The bite has, as often it does, now extended to the Radio Island and Cape Lookout Rock Jetties. Don’t forget when these jetties get populated with specks, other jetties, such as the small submerged one near the Fort Macon Coast Guard Station, the Fort Macon jetty itself and the Shackleford rock jetty also get populated. And don’t forget natural and live baits for sheepshead and black drum, which have had excellent years.
The surf and pier action is another story. On Wednesday a week ago, there was a nice speck blitz at Bogue Inlet Pier and the east surf too. So, I donned my waders and hit the chilling surf Thursday morning which turned rough, dirty, weedy, and most importantly, nary a spotted sea trout. Between the wind and surf, I couldn’t even effectively throw a MirrOlure and went to my Kastmaster with zero success. By the weekend, the trout returned to both Oceanana and Bogue Inlet piers with juvenile spike trout overwhelming keepers 20 to 1!
So, it looks like we are only getting limited pulses of specks in the surf so far this year and not a real sustained run. If this pattern continues, we can forget a real trout run in the surf this year. They will just pass by in short pulses. Maybe the coming cold front will help, but often when the spikes dominate, the trout surf season is toast. In the mix, there have also been a fair number of gray trout from the turning basin to the surf and piers and nearshore reefs.
There is other surf action to report, such as good catches of sea mullet. No one will say where, but probably Black Skimmer Road and maybe the Third Street access in Emerald Isle, at least somewhere east of the pier. There are also puffers in the mix and black drum with scattered slot reds.
Speaking of black drum, along with the recent trout blitz at Bogue Inlet Pier, Nui Vinson from Jacksonville landed a 7.7-pound black drum on a speck rig tipped with a tiny bit of shrimp. Nice catch, Nui!
For a surprise head turner, Capt. Lee Winkleman reported finding Atlantic bonito at AR 315 this past weekend. Wow! We get a nice, albeit usually short spring run, as they migrate north, but rarely see any on their way south. They seem to remain offshore as they move south for the winter. Yes, Capt. Lee knows his fish, they were not false albacore, and Capt. Lee also has the photos to prove it! Nice find Capt. Lee!
For the fishing piers, the puffers and fall sea mullet have arrived.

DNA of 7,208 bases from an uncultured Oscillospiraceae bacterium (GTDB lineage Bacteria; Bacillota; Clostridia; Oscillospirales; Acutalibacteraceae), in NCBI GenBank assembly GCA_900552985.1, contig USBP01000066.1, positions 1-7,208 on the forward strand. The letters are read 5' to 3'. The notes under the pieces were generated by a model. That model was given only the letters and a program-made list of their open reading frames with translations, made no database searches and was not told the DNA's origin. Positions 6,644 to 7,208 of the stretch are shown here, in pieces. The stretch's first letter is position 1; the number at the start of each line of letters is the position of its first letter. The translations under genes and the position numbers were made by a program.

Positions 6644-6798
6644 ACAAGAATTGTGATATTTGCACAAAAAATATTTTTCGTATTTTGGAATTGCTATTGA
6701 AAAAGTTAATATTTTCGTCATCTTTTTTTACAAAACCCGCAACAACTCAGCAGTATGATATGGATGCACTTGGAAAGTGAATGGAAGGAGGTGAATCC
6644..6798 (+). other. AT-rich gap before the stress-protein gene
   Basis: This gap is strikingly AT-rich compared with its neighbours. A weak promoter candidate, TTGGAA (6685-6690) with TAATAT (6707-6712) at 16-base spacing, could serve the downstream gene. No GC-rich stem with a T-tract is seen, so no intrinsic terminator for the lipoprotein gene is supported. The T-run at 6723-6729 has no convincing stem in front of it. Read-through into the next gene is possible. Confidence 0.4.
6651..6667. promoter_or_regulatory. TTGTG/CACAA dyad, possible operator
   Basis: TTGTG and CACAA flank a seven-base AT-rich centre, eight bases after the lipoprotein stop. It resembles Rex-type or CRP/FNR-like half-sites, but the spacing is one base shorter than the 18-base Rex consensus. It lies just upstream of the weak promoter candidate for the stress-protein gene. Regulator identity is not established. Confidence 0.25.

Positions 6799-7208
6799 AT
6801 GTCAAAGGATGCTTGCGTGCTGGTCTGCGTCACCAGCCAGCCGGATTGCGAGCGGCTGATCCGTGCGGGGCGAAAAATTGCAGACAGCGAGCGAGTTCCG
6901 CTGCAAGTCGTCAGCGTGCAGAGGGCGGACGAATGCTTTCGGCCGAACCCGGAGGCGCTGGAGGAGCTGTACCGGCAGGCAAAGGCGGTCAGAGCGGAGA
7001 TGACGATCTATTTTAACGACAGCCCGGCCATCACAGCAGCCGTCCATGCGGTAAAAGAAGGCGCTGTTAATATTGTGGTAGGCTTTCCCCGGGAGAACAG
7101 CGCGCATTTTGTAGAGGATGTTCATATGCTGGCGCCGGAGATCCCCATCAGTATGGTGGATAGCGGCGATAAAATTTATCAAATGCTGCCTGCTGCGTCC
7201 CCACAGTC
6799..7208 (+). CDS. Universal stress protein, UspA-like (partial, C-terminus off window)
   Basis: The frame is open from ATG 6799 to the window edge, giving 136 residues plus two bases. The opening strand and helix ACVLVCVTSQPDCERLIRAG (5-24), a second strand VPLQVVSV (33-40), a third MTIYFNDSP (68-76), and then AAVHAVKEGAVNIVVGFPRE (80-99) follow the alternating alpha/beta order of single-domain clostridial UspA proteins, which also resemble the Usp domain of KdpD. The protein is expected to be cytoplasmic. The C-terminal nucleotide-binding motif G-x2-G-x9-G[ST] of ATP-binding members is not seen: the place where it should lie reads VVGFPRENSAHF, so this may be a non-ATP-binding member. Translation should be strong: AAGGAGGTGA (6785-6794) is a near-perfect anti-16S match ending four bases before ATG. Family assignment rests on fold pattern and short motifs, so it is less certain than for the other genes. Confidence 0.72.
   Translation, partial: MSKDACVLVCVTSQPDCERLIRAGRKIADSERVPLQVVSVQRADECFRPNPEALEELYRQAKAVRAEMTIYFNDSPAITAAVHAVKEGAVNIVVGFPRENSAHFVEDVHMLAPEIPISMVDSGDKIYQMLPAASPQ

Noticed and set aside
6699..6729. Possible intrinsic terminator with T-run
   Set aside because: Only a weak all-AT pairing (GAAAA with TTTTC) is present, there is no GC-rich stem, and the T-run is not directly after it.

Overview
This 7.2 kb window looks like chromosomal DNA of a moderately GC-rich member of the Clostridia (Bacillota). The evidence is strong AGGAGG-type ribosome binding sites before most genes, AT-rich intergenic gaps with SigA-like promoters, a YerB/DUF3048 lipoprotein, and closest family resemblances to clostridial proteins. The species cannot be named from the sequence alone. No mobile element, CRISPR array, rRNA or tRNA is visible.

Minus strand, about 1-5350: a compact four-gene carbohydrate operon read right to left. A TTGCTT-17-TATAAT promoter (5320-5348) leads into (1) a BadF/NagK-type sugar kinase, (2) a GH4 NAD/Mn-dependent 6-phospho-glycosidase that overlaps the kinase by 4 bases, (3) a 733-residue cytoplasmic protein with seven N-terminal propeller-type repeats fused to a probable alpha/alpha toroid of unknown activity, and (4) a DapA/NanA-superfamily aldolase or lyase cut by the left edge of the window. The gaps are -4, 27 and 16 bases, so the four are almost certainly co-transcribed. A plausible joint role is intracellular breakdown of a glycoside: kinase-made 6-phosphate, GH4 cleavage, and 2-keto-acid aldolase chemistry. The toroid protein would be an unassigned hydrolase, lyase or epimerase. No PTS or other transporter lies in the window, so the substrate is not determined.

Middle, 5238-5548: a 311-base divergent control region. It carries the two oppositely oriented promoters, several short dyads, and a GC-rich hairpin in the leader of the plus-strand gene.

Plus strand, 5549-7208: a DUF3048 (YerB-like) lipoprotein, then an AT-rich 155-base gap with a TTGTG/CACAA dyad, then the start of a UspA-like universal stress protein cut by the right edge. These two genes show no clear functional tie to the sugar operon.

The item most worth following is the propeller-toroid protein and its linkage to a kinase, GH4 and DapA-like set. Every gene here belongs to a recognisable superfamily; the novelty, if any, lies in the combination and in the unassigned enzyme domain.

Oceanana Pier reports specks with lots of shorts, puffers in the day, sea mullet, croakers at night and baby blues.
Bogue Inlet Pier reports a great run of speckled trout and some grays Wednesday afternoon, Nov. 17, which disappeared by Thursday morning. Trout are being caught on GotChas, metals, grubs, plugs and bait…anything. There are also puffers, some sea mullet, flounder and blues.
Seaview Pier reports specks and lots of grays, mullet and puffers. They also released a tagged red drum and report slot reds and black drum.
Surf City Pier reports sea mullet at night, blues, scattered spots and specks.
Jolly Roger Pier reports mullet, pompano in the 2.5-pound range, spike specks and black drum with many shorts and a few slot fish.
For good offshore action, the fishing has been excellent out of Oregon Inlet with yellowfin tuna making a show and big kings too.
Close to home, the wahoo are around the Big Rock.
By the way, with the new pier open from the remnants of the Bonner Bridge, it might be time to give that a look-see (https://www.nps.gov/caha/planyourvisit/bonner-bridge-pier.htm).
Finally, check out the recent vote concerning shrimping. N.C. Division of Marine Fisheries officials vote against shrimping proposal: https://www.msn.com/en-us/news/us/nc-division-of-marine-fisheries-officials-vote-against-shrimping-proposal/ar-AAQSu6B?
2) "Ask Dr. Bogus" is on the radio every Monday at 7:30 a.m. WTKF 107.1 FM and 1240 AM. The show is also replayed on Sunday morning at 6 a.m. Callers may reach me at 800-818-2255.
3) I’m located at 118 Conch Ct. in Sea Dunes, just off Coast Guard Road, Emerald Isle, NC 28594. The mailing address is P.O. Box 5225, Emerald Isle, NC 28594. Don’t forget a gift certificate for your favorite angler for fishing lessons or my totally Bogus Fishing Report subscription. Please stop by at any time and say “Hi” or call 252-354-4905.